Delhi and the Environment

By: Eliza Carr

On our last day in Delhi before coming to the tiger preserve, we divided into groups to look at different aspects of the city. The group I was in focused on the environment. We visited the Yamuna Biodiversity Park and the Lodi Gardens. All of India, especially New Delhi, is known for having issues with pollution so it was exciting to learn more about it that from an Indian point of view.

The Yamuna Biodiversity Park is a huge area of land owned by the city along the banks of the Yamuna River which flows through Delhi. Before the park was there, the area was part of the flood plains but it didn’t drain very well as a result of development and pollution. A scientist at the park, Dr. Singh, told us that the area now has more than 2,000 different species and drains extremely well. Dr. Singh gave us a tour of the park (even though it was Sunday!) and explained different plants to us. He said they once had a leopard in the park and we saw three wild peacocks!

It was so surprising to find such a green space in the middle of such a supposedly polluted city. You could immediately smell the difference in the air and you could barely hear the city sounds in the distance. The park has obviously been very successful in not only increasing biodiversity and environmental health of that area, but also in getting the surrounding community involved and interested. Dr. Singh said they employ people from the community so that they can learn about and become interested in what the park is trying to do. He also said that environmental studies are increasing greatly in Delhi in general.

After visiting the biodiversity park, which was kind of isolated and less public, we went to the Lodi Gardens. The Lodi gardens are a popular public spot with historic buildings. It’s known for being a good date place. Like the biodiversity park, it was surprising to see such a green space in the middle of Delhi, but there was also more trash and pollution than the biodiversity park. Being more available to the public comes at a price.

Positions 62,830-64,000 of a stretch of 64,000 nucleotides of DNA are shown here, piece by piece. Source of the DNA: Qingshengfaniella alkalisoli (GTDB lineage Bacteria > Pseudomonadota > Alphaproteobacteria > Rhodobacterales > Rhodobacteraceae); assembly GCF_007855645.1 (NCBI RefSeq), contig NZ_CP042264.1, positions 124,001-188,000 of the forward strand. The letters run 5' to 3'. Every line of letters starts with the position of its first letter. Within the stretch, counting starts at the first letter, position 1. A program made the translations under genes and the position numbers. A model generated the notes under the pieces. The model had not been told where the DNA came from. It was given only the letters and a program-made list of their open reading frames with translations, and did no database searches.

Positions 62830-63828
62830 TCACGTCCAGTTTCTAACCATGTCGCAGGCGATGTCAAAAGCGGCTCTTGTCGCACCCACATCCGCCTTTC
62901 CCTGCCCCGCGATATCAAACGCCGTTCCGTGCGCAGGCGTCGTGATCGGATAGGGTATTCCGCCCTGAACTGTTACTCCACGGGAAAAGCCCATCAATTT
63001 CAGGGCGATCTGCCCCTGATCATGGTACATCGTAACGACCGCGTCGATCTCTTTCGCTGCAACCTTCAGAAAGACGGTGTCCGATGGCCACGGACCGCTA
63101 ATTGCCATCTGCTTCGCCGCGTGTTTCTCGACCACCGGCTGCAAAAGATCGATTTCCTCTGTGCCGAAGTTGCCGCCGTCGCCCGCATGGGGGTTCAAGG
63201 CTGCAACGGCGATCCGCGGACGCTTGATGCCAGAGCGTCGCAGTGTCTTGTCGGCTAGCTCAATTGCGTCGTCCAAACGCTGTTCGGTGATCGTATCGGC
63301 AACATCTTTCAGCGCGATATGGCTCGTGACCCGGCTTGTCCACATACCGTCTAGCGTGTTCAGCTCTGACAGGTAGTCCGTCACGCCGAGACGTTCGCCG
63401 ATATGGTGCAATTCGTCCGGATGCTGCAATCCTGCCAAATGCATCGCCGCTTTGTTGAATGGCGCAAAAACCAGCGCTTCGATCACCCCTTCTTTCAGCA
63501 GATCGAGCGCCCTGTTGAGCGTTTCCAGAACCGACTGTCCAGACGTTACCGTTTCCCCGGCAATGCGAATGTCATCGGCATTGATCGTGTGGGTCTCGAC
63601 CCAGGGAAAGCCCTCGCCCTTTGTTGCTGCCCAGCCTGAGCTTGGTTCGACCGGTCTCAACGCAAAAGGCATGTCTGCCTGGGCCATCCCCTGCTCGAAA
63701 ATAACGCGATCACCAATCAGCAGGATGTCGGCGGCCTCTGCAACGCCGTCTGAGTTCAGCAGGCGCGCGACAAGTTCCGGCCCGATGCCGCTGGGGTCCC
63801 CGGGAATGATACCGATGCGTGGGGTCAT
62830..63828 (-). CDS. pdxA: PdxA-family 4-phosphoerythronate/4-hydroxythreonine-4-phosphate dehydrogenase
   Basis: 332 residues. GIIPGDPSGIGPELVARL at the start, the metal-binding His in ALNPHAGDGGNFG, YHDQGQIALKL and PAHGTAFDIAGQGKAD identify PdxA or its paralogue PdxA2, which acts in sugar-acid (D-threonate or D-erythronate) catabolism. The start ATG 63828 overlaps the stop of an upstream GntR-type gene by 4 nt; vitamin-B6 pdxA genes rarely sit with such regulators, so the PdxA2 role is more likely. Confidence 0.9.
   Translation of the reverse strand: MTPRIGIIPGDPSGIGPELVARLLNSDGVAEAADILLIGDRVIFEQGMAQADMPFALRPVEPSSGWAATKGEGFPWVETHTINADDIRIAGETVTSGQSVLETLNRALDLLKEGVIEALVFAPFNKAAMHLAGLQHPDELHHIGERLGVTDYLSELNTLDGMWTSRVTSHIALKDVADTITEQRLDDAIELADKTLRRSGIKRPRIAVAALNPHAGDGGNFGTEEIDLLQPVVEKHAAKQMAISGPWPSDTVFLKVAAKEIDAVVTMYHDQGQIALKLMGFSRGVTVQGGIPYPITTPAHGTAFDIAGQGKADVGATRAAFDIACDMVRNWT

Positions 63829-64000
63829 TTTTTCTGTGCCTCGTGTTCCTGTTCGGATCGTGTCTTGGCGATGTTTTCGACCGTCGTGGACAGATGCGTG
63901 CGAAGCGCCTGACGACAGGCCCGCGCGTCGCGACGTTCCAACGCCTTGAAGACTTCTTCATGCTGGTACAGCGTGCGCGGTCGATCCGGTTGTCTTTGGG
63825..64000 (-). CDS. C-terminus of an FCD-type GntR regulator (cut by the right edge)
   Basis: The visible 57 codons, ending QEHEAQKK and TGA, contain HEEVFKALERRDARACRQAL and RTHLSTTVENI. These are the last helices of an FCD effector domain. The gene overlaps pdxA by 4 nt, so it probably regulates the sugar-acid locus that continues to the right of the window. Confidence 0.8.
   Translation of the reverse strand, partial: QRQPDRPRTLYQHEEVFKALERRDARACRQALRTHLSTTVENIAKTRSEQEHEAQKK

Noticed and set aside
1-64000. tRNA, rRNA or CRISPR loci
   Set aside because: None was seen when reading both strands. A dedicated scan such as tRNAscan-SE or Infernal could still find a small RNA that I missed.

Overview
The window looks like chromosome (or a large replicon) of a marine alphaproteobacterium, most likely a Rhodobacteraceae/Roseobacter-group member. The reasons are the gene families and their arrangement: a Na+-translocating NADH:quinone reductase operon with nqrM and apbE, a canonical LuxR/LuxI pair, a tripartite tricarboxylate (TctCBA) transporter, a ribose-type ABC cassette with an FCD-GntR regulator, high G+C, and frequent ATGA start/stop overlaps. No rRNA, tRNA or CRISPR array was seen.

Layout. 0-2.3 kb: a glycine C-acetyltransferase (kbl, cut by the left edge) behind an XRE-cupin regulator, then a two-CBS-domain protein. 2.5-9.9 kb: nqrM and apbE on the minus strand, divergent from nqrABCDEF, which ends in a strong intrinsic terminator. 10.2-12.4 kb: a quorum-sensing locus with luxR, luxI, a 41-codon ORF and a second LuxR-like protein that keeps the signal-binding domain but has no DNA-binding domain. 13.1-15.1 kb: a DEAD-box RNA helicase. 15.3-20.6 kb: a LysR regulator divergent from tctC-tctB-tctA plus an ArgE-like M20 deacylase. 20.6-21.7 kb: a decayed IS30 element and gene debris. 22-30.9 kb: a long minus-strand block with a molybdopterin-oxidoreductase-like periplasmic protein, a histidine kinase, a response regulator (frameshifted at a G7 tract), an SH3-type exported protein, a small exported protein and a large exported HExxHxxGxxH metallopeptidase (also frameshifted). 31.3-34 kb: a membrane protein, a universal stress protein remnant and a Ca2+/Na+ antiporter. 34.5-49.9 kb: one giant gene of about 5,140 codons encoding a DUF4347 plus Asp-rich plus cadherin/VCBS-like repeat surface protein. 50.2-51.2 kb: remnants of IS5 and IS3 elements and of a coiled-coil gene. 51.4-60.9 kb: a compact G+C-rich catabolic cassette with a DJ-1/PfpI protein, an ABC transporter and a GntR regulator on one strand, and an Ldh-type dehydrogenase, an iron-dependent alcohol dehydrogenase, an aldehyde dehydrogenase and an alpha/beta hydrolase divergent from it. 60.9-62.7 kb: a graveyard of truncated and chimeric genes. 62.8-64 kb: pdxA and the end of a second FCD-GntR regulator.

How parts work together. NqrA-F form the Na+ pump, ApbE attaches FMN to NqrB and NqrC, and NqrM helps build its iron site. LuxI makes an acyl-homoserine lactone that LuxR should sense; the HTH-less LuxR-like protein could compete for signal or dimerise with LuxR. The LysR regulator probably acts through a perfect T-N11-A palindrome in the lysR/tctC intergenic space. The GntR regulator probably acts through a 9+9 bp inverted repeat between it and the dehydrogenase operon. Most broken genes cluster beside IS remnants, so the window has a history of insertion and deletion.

Even though it’s still a work in progress, it’s increasingly inspiring to see what the people of New Delhi are doing to help the environment.

6 thoughts on “Delhi and the Environment

  1. Thanks for this beautifully written post, Eliza Carr… I had never heard of the Biodiversity Park and am fascinated by it. I’m off to read more about it right now!

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  2. Hi Eliza Carr! From your description, The Yamuna Biodiversity Park sounds like a wonderful place to visit. It seems like a great fresh air respite in the middle of the city. What an interesting opportunity your group had to compare the new biodiversity park approach to a more traditional open park like The Lodi Gardens. It sounds like both parks serve a purpose and provide the people beautiful green areas to visit. Love, Mom

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  3. Excellent post, Eliza Carr. Thanks for the great observations and hopefulness you display. I remember the entrance to Lodi Gardens being at the end of a road full of restaurants and lots of social activity, motorbikes, and I think there was even a pizza joint along the way. And the gardens were full of people getting a break from the city. Wouldn’t it be interesting to think of our campus as a biodiversity park and keep track of all the natural life here at CCS and in our waters. That would make for a cool project that could be handed down to future classes. Perhaps we should start with a rain garden on campus!

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  4. Great post, Eliza! Loved your myriad of pictures. So many contrasts in India! Amazing there is any green space in Delhi but thankful for the environment that there is. It’s wonderful you are able to see the big picture of humankind’s stunning affect on nature.

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  5. Thanks for sharing such an interesting environmental observation. Greenspace in the midst of urban chaos and pollution…perhaps you will find this an interesting subject to pursue further in your years ahead – biodiversity and solving urban pollution are HUGE issues on the world stage.

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